I picked the command “WHOIS” and googled its use “Will calculate a nick!user@host mask for you from the whois information of this nick.” This lead me to a help file for StarLink IRC. At the top, it reads:
CStar3.x User Command Help File **** 09/10/99
Information extracted from CServe Channel Service
Version 2.0 and up Copyright (c)1997 by Michael Dabrowski
Help Text (c)1997 (c)1997 StarLink-IRC (with permission)
Wait a second, “CServe Channel Service”? I know that from somewhere.
So the commands between that help file and the QuakeNet Q command listing match up and so does Q’s host today. Most likely, I’m on the right track with this. What’s left is to track down a copy of CServe.
Note: I’ve been on the old Perl Q for a while and this strategy didn’t use to work. It seems Google newly indexed these pages. For once I can sincerely say: Thank you, Google.
The only surviving versions are 3.0 and 5.1. CServe got renamed to “CS” starting with 5.0 and was rewritten in C by someone other than the original CServe author, going by the comments in the file header of CS5.1 `src/show_access.c’. CS was actually sold as a commercial product. I wonder how many people bought it.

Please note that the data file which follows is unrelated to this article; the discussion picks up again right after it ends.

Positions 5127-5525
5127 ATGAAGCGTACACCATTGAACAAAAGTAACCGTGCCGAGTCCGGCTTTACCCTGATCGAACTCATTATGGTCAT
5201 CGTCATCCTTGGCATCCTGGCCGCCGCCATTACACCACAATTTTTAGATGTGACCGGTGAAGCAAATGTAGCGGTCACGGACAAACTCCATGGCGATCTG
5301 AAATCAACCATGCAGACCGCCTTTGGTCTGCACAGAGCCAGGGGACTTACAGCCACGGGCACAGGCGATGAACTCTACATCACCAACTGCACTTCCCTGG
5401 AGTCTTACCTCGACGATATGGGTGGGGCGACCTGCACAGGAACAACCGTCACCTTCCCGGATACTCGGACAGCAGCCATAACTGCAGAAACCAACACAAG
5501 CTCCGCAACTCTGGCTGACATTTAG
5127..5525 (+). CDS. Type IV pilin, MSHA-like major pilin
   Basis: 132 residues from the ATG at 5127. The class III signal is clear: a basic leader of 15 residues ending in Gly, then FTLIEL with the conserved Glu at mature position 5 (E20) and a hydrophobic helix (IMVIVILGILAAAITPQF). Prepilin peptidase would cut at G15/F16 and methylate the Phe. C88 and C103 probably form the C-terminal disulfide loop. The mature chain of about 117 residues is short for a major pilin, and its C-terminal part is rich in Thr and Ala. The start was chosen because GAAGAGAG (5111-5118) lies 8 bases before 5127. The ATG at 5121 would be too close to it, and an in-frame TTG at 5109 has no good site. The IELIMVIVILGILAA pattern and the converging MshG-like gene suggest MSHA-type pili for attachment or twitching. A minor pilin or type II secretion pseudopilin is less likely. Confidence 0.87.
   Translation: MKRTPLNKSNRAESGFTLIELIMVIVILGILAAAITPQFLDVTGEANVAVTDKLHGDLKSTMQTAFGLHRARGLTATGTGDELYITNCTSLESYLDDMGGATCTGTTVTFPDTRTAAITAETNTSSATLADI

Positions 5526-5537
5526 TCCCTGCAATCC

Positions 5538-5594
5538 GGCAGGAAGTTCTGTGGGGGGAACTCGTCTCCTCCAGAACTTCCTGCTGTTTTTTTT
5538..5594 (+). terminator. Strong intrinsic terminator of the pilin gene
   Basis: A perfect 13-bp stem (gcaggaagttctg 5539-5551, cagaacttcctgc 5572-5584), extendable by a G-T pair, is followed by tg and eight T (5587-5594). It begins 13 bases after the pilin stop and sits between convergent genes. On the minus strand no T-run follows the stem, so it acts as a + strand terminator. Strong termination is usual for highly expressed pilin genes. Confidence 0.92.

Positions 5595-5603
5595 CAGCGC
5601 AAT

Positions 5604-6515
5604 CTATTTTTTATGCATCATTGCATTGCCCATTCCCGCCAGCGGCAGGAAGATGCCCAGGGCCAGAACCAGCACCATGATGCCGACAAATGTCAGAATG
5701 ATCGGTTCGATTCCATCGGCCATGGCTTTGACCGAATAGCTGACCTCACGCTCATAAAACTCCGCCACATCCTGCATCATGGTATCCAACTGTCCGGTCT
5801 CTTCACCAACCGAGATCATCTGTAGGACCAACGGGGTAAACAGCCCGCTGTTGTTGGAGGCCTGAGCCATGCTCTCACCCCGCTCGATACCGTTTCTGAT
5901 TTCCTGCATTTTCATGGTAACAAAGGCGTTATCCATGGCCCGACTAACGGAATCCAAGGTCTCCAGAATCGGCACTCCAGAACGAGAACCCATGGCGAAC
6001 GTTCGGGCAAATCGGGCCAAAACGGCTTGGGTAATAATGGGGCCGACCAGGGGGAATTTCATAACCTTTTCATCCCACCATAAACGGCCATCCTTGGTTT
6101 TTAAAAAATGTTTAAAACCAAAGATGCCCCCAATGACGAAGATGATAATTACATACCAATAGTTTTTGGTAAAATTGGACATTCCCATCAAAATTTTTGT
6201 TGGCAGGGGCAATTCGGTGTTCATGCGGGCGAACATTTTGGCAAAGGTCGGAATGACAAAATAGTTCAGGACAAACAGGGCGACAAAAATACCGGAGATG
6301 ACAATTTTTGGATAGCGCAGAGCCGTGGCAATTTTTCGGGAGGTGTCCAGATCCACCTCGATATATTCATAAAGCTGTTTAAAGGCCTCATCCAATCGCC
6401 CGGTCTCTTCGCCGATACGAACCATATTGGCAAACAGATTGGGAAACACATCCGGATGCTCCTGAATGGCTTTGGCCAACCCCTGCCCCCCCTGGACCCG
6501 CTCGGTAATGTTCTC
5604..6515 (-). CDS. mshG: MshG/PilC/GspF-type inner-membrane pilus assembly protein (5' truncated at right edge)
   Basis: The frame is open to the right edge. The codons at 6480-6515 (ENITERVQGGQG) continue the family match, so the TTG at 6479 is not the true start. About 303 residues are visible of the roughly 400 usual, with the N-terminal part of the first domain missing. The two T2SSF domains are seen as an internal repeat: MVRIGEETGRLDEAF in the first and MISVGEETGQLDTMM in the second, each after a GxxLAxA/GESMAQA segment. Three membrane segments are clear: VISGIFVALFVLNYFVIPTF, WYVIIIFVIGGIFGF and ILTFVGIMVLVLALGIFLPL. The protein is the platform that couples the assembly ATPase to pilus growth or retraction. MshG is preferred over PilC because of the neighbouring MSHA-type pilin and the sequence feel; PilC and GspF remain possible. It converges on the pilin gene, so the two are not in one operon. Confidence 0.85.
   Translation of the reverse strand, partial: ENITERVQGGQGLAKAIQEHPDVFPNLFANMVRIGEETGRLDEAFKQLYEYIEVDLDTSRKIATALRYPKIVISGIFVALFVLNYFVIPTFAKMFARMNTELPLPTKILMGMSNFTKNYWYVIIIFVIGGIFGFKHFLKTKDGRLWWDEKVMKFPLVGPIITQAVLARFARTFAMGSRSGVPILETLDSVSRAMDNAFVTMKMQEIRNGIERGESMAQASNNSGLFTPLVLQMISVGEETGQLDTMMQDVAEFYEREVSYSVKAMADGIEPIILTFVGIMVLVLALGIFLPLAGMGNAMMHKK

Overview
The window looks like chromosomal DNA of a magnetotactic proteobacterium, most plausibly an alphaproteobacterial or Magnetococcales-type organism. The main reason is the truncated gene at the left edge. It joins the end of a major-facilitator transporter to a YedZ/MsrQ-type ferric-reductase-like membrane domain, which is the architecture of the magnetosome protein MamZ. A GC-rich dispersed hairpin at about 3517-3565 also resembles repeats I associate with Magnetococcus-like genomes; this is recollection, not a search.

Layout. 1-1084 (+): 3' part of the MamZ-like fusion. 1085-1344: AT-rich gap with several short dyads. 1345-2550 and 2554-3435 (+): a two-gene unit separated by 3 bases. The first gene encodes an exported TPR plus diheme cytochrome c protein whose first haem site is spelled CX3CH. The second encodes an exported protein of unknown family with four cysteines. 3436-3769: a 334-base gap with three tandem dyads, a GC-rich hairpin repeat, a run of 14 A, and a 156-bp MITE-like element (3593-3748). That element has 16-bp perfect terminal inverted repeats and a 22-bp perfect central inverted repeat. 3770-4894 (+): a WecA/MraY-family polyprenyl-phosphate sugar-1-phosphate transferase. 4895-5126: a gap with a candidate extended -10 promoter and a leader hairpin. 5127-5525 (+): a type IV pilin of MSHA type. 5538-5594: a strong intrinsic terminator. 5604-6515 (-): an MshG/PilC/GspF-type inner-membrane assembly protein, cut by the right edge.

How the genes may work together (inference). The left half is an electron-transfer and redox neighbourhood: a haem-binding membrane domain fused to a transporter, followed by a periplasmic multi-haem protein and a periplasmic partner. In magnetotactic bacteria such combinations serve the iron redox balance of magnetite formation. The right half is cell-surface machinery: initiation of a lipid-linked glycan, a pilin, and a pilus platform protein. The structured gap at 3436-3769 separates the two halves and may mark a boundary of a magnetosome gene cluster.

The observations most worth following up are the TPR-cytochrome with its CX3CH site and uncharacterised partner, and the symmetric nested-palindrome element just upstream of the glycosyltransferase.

QuakeNet most likely took a version between 2.0 and 4.0, inclusive, as the basis for the old Perl Q. Which one in particular it was, we may never know. If you have any details, please reach out to me at the e-mail address above.
I can’t make any clever guesses anyway since the only versions that the web archive has are 3.0 and 5.1. The latter is written in C, so it quite obviously can’t be the old Perl Q.
Making It Run
So now that I have CServe 3.0, I wanted to actually see it running.
There are three ways to reasonably accomplish this:
a. port CServe to a modern IRCd’s server-to-server protocol,
b. port an old IRCd to a modern platform,
c. emulate an old platform and run both IRCd and CServe there.
I chose option (b).
Once upon a time, I did option (a) for the old UnderNet X bot. It was a very painful exercise to port a bot that predates the concept of UIDs (or numeric nicks/numnicks as ircu’s P10 server-to-server protocol calls them). There’s nothing too exciting about doing (c) by just emulating a 486 or so and FreeBSD, just sounds like a boring roundtrip of emulation and network bridging.
Fortunately, the author was a nice person and wrote on the CServe website that version 3.0 requires “ircu2.9.32 and above”.